What makes a wine “nerdy” – and for that matter, are these the same features which communicate authenticity? I recently – somewhat frivolously – wrote that “if you fancy yourself a wine geek, you dare not mention that you drank – let alone enjoyed – a bottle of Nederburg or even Diemersdal. You’re not supposed to mention anything produced outside the Swartland and in volumes exceeding the contents of a 228 litre barrel.” As for authenticity, Christian Eedes once suggested (also, possibly, a little frivolously if not controversially) that the aesthetic of genuine or craft wines did not include the concept of “smoothness.” He was, I think, implying that there was something “fake” about the opulent mouthfeel of wines which were clearly made to taste expensive.
It’s easy enough to shoot down both these positions: there are geeky wines coming from sites in the Klein Karoo. Likewise it’s hard to argue that a bottle of Romanee-Conti isn’t authentic, but that doesn’t mean that it’s not polished. However, when it comes to what we in South Africa think of as geeky, genuine, off-the-beaten track, we half expect that such wines must display rustic elements – whether in terms of texture (not so smooth), colour (oxidised hues) or aromatics (earthy whiffs). This also doesn’t stand serious scrutiny. Most highly regarded producers are hugely competent winemakers. You don’t expect a wine from Eben Sadie, Andrea Mullineux or the Alheits to be anything except perfectly assembled. To the extent that they have tannins on display, they would be in balance with all the other flavour and textural elements and appropriate in terms of the age of the wine.
But this is not the end of the debate: the more geeky wine aficionados would probably argue that the Sadies and Alheits are now pretty much mainstream. They’ve been around for some years, they run real wine enterprises, they have mailing lists, they undertake international shows – they may be smaller than, for example, Jordan or Cederberg, but they are hardly fringe.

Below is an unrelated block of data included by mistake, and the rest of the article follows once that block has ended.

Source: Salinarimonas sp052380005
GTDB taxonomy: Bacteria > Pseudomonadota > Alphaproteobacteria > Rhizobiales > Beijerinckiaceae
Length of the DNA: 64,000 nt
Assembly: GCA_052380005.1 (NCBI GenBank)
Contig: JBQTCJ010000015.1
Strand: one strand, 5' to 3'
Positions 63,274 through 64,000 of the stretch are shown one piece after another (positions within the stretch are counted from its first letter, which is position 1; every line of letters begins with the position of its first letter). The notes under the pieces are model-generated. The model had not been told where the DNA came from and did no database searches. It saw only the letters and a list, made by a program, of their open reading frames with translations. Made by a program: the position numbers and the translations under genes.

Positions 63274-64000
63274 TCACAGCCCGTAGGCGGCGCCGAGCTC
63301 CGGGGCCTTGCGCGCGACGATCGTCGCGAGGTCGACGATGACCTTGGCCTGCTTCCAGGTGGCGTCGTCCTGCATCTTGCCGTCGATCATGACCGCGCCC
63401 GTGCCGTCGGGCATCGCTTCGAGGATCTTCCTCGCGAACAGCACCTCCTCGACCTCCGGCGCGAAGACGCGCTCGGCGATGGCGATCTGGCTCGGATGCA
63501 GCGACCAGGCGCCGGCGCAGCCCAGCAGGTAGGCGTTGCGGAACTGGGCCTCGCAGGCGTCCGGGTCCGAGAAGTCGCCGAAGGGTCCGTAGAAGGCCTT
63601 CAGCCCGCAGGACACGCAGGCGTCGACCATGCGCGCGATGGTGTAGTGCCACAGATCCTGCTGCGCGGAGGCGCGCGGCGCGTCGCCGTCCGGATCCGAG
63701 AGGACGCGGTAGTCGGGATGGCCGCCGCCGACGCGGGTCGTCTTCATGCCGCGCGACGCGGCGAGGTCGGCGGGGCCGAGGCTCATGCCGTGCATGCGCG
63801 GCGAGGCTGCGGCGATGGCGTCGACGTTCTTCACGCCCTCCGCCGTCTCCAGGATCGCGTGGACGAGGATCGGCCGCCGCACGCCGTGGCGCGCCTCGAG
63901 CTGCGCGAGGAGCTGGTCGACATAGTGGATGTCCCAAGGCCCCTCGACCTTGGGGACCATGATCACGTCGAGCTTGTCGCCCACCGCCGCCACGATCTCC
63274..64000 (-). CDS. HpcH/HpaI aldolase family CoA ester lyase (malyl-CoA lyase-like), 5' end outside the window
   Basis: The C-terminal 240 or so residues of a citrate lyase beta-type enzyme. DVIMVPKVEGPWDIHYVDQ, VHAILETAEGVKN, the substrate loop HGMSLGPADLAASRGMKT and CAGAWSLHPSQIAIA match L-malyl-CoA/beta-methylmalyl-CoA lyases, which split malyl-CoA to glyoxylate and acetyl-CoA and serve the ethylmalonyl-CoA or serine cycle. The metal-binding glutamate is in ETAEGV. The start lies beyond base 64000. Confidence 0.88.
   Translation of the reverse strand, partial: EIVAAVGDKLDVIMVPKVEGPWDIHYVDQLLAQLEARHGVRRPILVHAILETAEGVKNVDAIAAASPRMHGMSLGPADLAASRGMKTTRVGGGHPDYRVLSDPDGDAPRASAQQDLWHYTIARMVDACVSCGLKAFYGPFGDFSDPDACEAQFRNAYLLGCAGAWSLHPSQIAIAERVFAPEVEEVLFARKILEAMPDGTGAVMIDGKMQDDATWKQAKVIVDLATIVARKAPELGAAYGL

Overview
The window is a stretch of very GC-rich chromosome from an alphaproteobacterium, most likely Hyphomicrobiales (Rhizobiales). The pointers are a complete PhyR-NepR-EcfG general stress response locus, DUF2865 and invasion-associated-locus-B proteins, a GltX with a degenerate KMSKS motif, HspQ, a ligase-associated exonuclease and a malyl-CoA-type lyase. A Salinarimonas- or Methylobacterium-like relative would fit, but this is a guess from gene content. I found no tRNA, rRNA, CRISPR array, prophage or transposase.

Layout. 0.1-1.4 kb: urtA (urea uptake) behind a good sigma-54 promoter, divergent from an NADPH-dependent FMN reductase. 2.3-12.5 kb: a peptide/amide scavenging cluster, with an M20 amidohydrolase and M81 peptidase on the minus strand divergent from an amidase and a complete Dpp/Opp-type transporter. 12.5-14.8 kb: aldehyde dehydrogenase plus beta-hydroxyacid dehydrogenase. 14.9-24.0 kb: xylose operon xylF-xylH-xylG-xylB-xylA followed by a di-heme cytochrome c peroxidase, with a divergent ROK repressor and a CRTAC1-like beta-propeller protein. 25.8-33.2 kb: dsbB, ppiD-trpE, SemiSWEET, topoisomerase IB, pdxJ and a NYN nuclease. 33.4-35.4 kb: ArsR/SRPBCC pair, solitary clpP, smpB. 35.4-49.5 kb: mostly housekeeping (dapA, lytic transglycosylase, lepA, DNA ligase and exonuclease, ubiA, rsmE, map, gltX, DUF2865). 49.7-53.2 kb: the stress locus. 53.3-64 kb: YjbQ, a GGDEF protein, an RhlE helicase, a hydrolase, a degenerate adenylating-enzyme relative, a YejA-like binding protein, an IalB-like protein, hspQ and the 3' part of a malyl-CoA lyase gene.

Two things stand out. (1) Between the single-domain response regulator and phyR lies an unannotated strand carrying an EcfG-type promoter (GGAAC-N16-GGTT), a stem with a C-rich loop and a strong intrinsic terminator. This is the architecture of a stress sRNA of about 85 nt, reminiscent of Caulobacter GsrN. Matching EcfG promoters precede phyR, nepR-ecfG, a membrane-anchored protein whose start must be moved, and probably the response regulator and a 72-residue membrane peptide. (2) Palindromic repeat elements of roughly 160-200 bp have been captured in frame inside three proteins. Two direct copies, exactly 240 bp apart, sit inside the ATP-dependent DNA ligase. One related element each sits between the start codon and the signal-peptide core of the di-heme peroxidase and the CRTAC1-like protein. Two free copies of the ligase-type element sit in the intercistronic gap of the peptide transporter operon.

This raises the less easily resolved question of what would constitute edgy in the minds of this slightly ill-defined group of wine lovers. Are they ultra-boutique and undiscovered, but potentially the next generation of Adi Badenhorsts and Mullineuxs? Are they financially marginal – and is this part of their appeal? Is the association with authenticity and the absence of polish really one of artisanal (and slightly unscientific) hand-craftedness? A barrel here, a cement egg there, all left to ferment “naturally” (naturally), free of pre-fermentation “adjustments” and with little or no sulphur added, even at bottling. In this event, Eedes’s “smoothness” is a kind of portmanteau term for evidence of technical competence – and the case against it is that it may have been achieved at the price of the unmediated expression of site.
If this is the case, I’m not sure that – to paraphrase Bertrand Russell – the open mind here is anything other than the empty mind. Those who believe that any intervention, from the judicious use of sulphur to flavour-neutral cultured natural yeasts, comes between the terroir and the consumer, find themselves in the reductio ad absurdum of having to accept that all forms of oxidation are desirable because they are an expression of the natural propensity of wine to turn to vinegar over time. The late Henri Jayer “discovered” a site in Vosne Romanee which earlier generations had largely disregarded, and in one lifetime, in an area already better mapped out than almost any other viticultural region in the world, lifted Cros Parantoux to much the same status as Romanee-Conti. He didn’t do this by allowing shabby winemaking to mask the precision of site: on the contrary, he coaxed from the grapes wines of extraordinary purity, expressions of place that elevated the perception of their pedigree.
There’s no easy resolution to these genuinely contradictory positions. Authenticity does require unmediated expression of site, but the wine must still have the potential to evolve if it is to achieve its fullest potential – and that means that it can’t begin life at the edge of a precipitate decline. I think sometimes we allow the pursuit of edginess to get the better of our judgement. This may not be a uniquely South African affliction, but we encounter it more frequently, possibly because our industry was constrained for so long by the dead hand of authority and by the aesthetic demands of the co-ops and the big wholesalers who determined what landed up on the wine shop shelves. If this assumption is correct, we’ll discover that the new vistas we now stumble across are not some undiscovered land but what would always have been there for us to see if our vision had not been blinkered by our past.
Tagged Michael Fridjhon